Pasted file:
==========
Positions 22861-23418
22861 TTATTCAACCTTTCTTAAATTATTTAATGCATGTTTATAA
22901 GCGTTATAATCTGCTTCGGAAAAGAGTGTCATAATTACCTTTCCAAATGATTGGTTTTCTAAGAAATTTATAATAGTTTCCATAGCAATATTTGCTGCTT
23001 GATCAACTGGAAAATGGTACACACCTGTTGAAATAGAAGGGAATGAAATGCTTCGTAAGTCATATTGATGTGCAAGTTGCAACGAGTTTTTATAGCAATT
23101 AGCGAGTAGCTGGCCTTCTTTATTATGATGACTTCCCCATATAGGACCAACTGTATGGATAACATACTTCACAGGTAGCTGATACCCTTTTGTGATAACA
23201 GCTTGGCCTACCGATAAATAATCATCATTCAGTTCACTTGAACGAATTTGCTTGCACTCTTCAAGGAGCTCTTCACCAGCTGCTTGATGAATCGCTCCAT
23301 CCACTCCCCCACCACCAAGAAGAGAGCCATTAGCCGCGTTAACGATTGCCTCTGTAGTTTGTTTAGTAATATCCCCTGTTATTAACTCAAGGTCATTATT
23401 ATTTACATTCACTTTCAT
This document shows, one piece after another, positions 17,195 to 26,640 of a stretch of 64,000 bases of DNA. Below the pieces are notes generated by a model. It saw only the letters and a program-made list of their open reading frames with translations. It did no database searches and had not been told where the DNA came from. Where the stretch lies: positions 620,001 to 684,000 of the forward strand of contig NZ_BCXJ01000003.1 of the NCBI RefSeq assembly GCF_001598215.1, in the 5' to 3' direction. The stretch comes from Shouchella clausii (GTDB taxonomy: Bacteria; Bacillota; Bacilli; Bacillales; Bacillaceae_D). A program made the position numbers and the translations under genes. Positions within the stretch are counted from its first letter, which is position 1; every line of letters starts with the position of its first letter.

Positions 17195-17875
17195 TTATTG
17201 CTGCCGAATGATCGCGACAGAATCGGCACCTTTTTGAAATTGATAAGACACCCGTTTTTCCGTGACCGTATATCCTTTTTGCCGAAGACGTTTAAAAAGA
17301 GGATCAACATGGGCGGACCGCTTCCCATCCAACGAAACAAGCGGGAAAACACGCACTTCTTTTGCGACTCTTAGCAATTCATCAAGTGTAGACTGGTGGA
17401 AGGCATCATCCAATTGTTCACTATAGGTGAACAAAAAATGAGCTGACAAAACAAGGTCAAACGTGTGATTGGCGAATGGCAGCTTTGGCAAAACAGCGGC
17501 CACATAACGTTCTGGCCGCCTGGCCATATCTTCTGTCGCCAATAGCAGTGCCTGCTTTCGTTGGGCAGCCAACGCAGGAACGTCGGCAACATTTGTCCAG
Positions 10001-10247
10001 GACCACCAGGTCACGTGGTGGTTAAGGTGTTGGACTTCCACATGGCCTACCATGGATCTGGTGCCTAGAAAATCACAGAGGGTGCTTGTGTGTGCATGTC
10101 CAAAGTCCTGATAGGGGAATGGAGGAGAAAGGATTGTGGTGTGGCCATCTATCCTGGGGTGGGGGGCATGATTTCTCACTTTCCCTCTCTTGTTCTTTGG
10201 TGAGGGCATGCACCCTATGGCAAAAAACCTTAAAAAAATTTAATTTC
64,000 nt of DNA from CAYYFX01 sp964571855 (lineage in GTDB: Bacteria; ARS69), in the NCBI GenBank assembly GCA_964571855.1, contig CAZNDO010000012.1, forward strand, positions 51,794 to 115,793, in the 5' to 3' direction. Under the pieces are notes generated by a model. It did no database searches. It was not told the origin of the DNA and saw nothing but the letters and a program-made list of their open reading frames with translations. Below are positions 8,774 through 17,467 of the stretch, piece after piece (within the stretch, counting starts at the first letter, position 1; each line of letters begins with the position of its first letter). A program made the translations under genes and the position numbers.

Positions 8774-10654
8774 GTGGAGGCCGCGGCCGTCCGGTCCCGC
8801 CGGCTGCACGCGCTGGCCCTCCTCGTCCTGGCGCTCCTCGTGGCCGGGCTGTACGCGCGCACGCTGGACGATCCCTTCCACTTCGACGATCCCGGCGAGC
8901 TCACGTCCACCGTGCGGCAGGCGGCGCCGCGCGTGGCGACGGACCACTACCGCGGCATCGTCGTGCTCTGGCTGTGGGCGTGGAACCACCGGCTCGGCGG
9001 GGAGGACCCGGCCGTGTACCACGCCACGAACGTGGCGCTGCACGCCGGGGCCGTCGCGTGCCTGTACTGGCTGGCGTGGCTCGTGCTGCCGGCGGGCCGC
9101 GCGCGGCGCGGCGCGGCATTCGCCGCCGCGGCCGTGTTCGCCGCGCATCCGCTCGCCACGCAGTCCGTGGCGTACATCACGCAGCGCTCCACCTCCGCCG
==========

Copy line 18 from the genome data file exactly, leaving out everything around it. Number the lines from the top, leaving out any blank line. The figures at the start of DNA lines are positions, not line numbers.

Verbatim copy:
10101 CAAAGTCCTGATAGGGGAATGGAGGAGAAAGGATTGTGGTGTGGCCATCTATCCTGGGGTGGGGGGCATGATTTCTCACTTTCCCTCTCTTGTTCTTTGG